Movie Workers Welfare Foundation, Inc.
Contact Numbers: 727-1915 / 727-1961 / fax 727-2033
Email Address:

MOWELFUND stands for Movie Workers Welfare Foundation, Inc., a non-stock, non-profit social welfare, educational and industry development foundation organized and established in 1974 and registered with the Security and Exchange Commission (SEC) on December 3, 1974 under Registration No. 59014.

It was founded by then San Juan Mayor and President of the Philippine Motion Picture Producers Association (PMPPA) Joseph E. Estrada for the welfare of workers in the Philippine motion picture industry.

It has expanded the Manila Film Festival to become the now-popular Metro Manila Film Festival (MMFF) and helped rationalize the movie industry with its contributions in creating agencies like the Film Academy of the Philippines (FAP), and reorganizing the Board of Censors to become the Movie and Television Review and Classification Board (MTRCB). It has also initiated the campaign against film and video piracy.

MOWELFUND continuously strives to provide aid to movie workers in times of sickness, disability, accident and death.

MOWELFUND is accredited as a DONEE INSTITUTION by the Philippine Council for NGO Certification (PCNC) and certified by the Bureau of Internal Revenue under Certificate of Registration No. 011-2007.


MOWELFUND is the leading film and resource center manned by competent, creative and compassionate staff, workers and officers working under a visionary and value-based leadership that contributes to the overall improvement of the Philippine Film Industry and the empowerment of the communities it serves.


MOWELFUND aims to develop and uplift the state of the Philippine Film Culture through educational and developmental initiatives; responsive welfare programs; local and international linkages and partnership; and resource generation.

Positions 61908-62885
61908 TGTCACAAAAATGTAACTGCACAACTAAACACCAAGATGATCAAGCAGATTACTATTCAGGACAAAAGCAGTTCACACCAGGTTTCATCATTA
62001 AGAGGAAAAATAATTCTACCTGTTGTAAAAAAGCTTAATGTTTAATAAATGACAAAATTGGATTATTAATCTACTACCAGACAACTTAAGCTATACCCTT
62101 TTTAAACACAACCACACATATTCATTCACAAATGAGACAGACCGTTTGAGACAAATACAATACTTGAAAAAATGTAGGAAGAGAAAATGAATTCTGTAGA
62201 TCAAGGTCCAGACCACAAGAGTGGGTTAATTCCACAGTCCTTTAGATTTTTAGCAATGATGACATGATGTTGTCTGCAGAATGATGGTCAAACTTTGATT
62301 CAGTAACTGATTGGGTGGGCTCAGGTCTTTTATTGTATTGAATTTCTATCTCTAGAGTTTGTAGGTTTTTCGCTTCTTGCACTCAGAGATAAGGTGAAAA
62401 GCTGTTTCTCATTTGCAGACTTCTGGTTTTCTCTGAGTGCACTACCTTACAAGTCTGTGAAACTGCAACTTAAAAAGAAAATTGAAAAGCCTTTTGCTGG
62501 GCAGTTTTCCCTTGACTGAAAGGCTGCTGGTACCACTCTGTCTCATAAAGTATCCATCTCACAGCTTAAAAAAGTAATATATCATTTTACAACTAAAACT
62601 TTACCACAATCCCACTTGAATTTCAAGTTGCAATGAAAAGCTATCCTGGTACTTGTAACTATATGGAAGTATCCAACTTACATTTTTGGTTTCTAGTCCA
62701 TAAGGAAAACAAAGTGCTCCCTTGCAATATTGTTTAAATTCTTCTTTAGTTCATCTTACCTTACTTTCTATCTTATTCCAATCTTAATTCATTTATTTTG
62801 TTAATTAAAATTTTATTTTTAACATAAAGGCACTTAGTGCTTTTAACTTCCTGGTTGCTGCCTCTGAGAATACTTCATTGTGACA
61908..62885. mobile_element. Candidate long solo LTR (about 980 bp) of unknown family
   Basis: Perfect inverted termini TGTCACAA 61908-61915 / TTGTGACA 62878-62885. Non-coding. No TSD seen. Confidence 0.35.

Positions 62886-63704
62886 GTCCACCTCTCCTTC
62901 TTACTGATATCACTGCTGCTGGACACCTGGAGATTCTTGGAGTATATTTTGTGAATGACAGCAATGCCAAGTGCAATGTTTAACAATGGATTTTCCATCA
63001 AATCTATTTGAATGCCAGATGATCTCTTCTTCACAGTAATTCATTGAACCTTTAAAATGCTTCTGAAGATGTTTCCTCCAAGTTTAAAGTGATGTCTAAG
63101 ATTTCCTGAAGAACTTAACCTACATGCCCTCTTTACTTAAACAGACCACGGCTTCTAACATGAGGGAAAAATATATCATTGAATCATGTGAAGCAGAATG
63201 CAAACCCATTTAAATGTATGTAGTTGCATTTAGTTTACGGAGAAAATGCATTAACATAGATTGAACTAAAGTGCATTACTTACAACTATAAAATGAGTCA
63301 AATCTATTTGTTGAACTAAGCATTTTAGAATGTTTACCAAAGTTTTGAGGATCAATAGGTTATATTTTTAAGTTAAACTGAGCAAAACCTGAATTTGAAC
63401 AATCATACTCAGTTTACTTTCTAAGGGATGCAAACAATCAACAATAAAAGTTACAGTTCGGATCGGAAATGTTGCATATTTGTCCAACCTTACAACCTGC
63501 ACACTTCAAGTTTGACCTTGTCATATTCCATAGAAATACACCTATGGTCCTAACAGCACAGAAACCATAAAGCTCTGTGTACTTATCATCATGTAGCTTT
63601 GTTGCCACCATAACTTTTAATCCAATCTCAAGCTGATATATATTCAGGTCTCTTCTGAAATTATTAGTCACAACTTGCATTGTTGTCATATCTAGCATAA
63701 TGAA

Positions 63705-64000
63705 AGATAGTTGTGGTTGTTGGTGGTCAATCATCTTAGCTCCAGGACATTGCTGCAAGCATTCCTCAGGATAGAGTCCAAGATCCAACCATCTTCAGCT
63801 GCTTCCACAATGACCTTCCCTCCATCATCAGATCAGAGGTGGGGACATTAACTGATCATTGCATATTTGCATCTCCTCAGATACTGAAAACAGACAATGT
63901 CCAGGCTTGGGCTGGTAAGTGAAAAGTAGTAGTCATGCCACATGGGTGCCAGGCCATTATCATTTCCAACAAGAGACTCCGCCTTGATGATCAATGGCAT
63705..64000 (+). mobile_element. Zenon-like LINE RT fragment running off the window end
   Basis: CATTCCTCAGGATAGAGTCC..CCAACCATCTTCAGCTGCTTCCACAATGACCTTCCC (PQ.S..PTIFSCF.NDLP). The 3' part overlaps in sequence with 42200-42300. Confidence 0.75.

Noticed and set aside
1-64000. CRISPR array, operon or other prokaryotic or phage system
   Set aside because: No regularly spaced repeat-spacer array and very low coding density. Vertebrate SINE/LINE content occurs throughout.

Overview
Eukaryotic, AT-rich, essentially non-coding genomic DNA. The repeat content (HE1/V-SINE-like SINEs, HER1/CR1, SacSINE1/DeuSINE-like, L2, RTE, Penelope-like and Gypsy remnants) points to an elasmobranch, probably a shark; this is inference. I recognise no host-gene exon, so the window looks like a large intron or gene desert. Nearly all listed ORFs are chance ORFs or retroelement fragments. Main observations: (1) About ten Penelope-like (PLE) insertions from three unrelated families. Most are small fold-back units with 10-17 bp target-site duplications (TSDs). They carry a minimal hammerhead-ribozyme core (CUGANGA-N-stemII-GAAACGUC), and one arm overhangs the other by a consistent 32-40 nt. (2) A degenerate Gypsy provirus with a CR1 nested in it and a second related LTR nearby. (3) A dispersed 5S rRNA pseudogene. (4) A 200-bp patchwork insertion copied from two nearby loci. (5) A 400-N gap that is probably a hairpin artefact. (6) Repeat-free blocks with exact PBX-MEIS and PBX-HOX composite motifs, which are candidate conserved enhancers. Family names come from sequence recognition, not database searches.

MOWELFUND’s Social Welfare Program aims to help the poor and underpaid movie workers, who work on a per picture basis such as stuntman, bit players, technicians, checkers, make-up artists, cameraman, props men, and other film crew members who do not have private insurance coverages and SSS benefits:

1. MEDICAL AID – P7,000 per confinement, maximum of three (3) confinements per year

2. SURGICAL AID – P12,000 per confinement, maximum of one (1) confinement per year

3. CONTINUING MEDICATION BENEFIT – P3,000 given once a year

4. DEATH AID – P25,000 payable to beneficiaries or directly to the attending funeral parlor

5. FREE CLINIC – On its anniversary every March, a Free Clinic Day for members and their families is conducted providing free medical and dental services, with fun and games for their children.

6. LIVELIHOOD PROGRAM – Training for alternative sources of income such as basic haircutting, reflexology, food processing, candle making, cleansing liquids production, computer literacy and other livelihood projects.

7. HOUSING – For qualified members, in cooperation with GAWAD KALINGA.

For the past 35 years, MOWELFUND has extended medical aid to some 4,500 members and death aid to more than 700 members’ beneficiaries.


mfi-logo.jpgThe Educational Program has been implemented by the MOWELFUND FILM INSTITUTE (MFI) since its inception in 1979. The MFI is a unique film training in Southeast Asia that caters to the needs of the mainstream film industry and independent cinema.

The Institute is a response to the need to raise consciousness among filmmakers and audiences for a better film culture in the country. It adheres to the following objectives:

1. Develop a wider base of filmmakers
2. Develop alternative film venues
3. Develop wider film usage

In its pursuit to educate young filmmakers and to elevate the quality of cinematic art in the country, the MFI is active in the following areas:


Distinguished local and foreign guest lecturers are invited to conduct workshops and seminars, which attract students from top universities and professionals from the film industry. Its alumni have won awards for their innovative works in local and international short film festivals. Among the most notable is Raymond Red, who won the Cannes Film Festival Palme D’Or for short film in May 2000.

One of its programs is the safeguarding of film artifacts and records of the past. Its library keeps a wealth of data on the Philippine movie industry and its alternative forms. MFI’s film archives has the largest collection of short films and a few classics.

The MFI nurtures the dream of uplifting the state of local cinema.

In educating the young artists, it approaches the fulfillment of this dream. Within its embrace, a new movement in Philippine Cinema is born – the Cinema of the Young.